Tireless volunteer grows community resource in Lake County
At 84, Mundelein-area senior Ann Axtell finds joy in little things, particularly when it comes to her diet.
"I'm almost a vegetarian in the summer," she said. "I've learned to use a lot of vegetables I've never used before."
That Axtell and many others have a choice from among dozens of varieties of organic plants and herbs is the result of the tenacity and tireless work of Fremont Township resident Alicia Dodd.
Over the past four years, Dodd has transformed a sorry patch of land outside the township office on Route 60 near Fremont Center Road into a garden of earthly delights -- and then some.
Season by season, the space has undergone a remarkable change. Not only has it become the main source of fresh items for the township food pantry, which is used by low-income residents and seniors, but a project site, outdoor classroom and conservation center for students, Scouts and various other groups.
Behind it all is Dodd, who four years ago answered a Facebook notice for volunteers to help weed and has never left.
She is still considered a volunteer, although she puts in 20 hours or more each week during the growing season April through November and many hours before and after.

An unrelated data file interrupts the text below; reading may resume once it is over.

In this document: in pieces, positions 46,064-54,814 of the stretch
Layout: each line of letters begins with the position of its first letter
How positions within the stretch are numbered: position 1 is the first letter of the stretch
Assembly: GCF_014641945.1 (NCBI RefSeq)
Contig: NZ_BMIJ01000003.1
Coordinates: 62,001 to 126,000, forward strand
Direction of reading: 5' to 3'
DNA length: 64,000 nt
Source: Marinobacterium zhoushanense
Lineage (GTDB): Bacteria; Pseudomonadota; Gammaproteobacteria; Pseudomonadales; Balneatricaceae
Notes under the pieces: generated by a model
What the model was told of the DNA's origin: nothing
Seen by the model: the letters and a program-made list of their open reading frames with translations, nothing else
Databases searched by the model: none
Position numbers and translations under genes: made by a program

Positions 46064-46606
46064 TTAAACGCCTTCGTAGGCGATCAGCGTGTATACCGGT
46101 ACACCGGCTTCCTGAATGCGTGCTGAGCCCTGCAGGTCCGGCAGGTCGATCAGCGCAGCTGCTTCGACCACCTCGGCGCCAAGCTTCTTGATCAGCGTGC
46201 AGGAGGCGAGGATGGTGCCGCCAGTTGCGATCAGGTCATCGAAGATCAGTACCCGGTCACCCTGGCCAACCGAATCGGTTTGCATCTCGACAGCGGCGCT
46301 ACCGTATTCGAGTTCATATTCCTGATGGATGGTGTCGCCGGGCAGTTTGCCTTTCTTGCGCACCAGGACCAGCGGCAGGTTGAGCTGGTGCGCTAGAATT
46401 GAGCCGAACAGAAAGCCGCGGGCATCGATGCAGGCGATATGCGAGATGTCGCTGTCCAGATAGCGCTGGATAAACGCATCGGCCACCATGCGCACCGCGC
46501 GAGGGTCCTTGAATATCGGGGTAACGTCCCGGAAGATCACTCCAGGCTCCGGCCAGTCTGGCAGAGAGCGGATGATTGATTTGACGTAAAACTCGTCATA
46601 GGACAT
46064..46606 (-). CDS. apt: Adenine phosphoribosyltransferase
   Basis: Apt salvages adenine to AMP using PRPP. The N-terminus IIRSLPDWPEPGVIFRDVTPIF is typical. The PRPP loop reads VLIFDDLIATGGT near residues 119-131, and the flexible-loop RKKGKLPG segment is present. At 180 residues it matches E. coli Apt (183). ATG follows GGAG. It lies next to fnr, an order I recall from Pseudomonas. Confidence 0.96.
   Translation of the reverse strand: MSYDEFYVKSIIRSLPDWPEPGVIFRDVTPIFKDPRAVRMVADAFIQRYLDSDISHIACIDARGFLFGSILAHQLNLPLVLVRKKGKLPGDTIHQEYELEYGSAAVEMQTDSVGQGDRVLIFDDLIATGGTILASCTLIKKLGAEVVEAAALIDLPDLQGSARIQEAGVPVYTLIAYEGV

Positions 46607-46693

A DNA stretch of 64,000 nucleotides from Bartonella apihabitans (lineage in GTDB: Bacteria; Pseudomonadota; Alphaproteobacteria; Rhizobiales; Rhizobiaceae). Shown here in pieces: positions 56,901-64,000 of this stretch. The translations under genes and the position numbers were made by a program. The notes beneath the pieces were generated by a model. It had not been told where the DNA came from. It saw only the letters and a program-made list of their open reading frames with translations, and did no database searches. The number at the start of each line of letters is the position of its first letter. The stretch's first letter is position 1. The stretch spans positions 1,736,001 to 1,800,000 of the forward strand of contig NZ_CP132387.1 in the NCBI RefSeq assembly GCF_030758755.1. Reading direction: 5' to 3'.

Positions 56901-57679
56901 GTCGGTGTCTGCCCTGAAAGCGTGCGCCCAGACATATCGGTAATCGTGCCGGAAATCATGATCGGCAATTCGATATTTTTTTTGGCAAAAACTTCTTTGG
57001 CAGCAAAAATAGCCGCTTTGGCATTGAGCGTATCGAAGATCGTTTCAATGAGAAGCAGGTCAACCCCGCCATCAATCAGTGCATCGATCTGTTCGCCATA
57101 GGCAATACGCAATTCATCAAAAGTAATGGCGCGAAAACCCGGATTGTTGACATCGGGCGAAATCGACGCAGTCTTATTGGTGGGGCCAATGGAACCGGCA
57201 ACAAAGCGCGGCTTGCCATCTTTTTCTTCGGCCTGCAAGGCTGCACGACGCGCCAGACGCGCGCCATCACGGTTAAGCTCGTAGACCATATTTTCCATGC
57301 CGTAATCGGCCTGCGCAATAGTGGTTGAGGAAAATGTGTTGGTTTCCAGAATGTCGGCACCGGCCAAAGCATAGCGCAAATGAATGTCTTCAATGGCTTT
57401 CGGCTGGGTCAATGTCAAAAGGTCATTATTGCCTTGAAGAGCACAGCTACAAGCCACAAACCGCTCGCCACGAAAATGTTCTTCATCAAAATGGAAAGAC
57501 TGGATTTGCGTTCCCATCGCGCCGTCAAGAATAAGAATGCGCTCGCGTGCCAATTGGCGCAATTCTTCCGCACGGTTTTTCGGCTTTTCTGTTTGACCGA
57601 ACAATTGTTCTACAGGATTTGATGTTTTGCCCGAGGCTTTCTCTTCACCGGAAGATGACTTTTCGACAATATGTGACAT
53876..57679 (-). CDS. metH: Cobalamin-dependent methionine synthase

"Why do I still do it? I get a lot of satisfaction working with the volunteer kids or adults and sharing in their excitement as they learn new things and try new foods," she says. "I like to provide nutritious produce for those in need."
An airline pilot on hiatus, Dodd has no formal training in organics, construction or project management. She's learned by doing.
"I don't think we've come up with a title for me yet. I am the organizer of what we grow, when we plant, connecting with volunteers (and) developing websites."
Indeed, the garden and its ancillary facets like a solar-powered storage shed, bee hives, bug motel and the centerpiece cob house topped by a green roof, have become an attraction. Passers-by often stop for a look.
"It's really an outreach to our community to become involved and learn more than how to plant vegetables," said Fremont Township Supervisor Diana O'Kelly. "She's a resource to so many people."
Sixth-grade classes at Fremont District 79 are using the garden as part of a personalized learning program.
"I feel it's a natural, organic connection between the township, the garden and the school," she said.
With about 125 types of fruits, vegetables and herbs, the garden is a hub of activity.
"I'd rather go there than the grocery store," Axtell said of the offerings at the food pantry. "I use these things every single day."